Little did I realize the number of History of Science podcasts out there on the WWW …
The History of Science Society Newsletter did a Q&A on it last July, which featured the producers of two podcasts – Audra J. Wolfe’s Distillations and Elizabeth Green Musselman’s the Missing Link. Unfortunately, it appears that both of them have suffered recently – Distillations going bi-weekly and the Missing Link being put on indefinite hold. So, what is the future of all of these podcasts?
A recent study shows that podcasts can be better than real lectures, in certain circumstances (see ‘iTunes university’ better than the real thing), but that is not why I interested in them. Having taught here in Oxford, where a lot of material is thrown at students in a very short period of time … or at least, that is what happens in the History of Science undergraduate teaching, podcasts could be a very good resource for students. They could be leveraged to provide students with a wider range of resources than otherwise available (or beyond their reach, such as access to top scholars). In addition, you can never cover everything in a single course and so podcasts can also be used to fill those gaps.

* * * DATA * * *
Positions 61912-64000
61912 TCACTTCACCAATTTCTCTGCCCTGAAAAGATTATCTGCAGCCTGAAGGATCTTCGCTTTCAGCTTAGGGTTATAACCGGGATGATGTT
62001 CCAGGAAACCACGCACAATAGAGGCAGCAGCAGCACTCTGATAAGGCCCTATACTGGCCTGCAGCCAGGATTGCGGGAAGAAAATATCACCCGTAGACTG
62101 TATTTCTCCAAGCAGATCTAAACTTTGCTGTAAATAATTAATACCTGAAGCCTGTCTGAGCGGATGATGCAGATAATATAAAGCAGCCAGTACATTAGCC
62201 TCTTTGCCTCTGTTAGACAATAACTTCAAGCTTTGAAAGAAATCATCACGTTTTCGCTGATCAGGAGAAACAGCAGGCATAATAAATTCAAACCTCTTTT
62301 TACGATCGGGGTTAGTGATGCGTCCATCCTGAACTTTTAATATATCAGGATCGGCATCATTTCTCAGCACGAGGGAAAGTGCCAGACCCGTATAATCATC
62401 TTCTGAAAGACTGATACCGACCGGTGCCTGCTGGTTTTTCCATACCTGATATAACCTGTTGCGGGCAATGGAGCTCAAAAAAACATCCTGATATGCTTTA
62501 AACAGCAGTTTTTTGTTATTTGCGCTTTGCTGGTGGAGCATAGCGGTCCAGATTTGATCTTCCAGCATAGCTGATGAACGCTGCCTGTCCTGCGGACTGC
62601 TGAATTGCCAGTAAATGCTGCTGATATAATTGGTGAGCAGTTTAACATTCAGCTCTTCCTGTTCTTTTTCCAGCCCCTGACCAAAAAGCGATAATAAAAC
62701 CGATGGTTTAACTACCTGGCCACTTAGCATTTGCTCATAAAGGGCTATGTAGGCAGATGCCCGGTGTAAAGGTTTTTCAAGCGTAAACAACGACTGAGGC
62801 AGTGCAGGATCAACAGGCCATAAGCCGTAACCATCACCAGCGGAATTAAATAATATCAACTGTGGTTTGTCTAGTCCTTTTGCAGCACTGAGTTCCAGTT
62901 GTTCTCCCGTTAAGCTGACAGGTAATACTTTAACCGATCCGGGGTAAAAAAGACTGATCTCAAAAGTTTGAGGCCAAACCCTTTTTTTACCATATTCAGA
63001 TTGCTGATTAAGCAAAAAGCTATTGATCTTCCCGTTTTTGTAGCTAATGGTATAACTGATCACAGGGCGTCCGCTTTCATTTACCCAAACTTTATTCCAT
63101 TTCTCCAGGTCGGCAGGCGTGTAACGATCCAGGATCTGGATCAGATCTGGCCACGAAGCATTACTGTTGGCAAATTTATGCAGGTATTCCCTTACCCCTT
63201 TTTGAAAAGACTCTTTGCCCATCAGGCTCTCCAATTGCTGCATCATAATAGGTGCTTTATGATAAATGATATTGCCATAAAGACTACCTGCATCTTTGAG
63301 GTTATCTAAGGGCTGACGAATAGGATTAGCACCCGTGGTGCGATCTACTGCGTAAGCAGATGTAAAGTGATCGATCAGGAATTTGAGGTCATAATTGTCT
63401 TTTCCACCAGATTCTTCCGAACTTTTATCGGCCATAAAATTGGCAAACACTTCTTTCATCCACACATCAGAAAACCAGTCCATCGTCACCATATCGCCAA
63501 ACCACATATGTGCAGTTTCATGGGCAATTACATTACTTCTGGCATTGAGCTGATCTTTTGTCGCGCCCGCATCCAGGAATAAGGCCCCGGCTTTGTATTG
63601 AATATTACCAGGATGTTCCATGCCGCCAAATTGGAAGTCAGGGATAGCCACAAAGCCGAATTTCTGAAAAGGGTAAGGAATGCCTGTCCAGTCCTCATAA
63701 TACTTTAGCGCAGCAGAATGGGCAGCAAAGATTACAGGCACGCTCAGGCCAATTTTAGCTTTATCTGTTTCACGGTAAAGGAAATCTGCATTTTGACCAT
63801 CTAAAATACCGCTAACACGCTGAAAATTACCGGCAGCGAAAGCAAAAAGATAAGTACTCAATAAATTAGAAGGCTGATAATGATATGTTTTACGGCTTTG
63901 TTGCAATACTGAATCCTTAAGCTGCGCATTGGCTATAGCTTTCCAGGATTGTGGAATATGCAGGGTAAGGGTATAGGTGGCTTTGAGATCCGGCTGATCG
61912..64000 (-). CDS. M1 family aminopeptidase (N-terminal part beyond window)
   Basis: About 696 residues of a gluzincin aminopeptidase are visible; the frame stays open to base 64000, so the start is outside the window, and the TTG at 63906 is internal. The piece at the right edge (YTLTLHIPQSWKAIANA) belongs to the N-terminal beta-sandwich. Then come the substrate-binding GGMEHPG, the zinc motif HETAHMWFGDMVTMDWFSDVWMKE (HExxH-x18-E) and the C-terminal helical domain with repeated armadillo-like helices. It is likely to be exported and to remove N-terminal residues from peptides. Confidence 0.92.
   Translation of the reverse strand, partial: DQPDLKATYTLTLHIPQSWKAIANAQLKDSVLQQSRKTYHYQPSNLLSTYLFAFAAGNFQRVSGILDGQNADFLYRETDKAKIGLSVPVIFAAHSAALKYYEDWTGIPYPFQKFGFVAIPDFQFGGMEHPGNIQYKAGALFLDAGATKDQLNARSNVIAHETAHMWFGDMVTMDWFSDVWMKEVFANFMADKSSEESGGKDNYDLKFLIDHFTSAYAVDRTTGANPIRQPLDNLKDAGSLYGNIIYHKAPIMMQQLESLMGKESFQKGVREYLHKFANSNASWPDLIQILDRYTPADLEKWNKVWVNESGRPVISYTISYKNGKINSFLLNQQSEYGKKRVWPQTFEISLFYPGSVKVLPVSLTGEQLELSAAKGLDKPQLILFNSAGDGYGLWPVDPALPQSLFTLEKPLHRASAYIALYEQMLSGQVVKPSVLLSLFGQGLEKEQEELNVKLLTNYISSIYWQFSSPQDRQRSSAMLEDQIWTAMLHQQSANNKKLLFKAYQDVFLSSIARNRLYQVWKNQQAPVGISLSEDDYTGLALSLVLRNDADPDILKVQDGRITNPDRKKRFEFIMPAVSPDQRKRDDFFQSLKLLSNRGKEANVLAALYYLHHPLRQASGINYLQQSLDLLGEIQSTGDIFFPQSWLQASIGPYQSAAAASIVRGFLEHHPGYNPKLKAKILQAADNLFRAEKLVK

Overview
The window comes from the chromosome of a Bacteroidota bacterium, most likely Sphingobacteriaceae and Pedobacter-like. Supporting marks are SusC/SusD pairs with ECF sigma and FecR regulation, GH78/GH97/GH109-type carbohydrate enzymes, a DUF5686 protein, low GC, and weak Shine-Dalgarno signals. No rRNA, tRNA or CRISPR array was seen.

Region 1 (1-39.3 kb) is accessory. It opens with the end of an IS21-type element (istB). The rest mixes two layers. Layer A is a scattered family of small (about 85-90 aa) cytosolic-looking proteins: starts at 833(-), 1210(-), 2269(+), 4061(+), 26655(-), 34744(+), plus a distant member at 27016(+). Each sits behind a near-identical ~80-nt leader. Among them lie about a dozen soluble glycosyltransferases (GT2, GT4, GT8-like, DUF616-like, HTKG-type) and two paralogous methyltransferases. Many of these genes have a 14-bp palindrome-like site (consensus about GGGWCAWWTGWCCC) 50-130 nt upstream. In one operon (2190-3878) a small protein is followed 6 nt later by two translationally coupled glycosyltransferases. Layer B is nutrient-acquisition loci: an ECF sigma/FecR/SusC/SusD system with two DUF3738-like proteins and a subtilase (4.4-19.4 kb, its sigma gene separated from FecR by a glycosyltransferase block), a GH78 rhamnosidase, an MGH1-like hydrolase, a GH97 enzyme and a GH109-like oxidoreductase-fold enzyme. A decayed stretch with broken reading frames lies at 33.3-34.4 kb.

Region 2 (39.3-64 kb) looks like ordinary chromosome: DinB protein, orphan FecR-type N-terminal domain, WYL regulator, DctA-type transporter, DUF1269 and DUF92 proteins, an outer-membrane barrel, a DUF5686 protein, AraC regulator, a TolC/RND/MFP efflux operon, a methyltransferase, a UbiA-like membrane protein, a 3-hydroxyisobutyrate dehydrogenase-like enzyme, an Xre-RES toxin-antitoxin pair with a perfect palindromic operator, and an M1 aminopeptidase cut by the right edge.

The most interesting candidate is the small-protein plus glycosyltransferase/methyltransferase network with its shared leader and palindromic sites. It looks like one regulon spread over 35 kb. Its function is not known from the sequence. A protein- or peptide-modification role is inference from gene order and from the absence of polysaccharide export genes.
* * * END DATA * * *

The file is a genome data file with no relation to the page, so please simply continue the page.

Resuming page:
The next time that I am teaching a course, I will try to work at least a few podcasts into the course and will definitely recommend my students to subscribe to certain podcasts.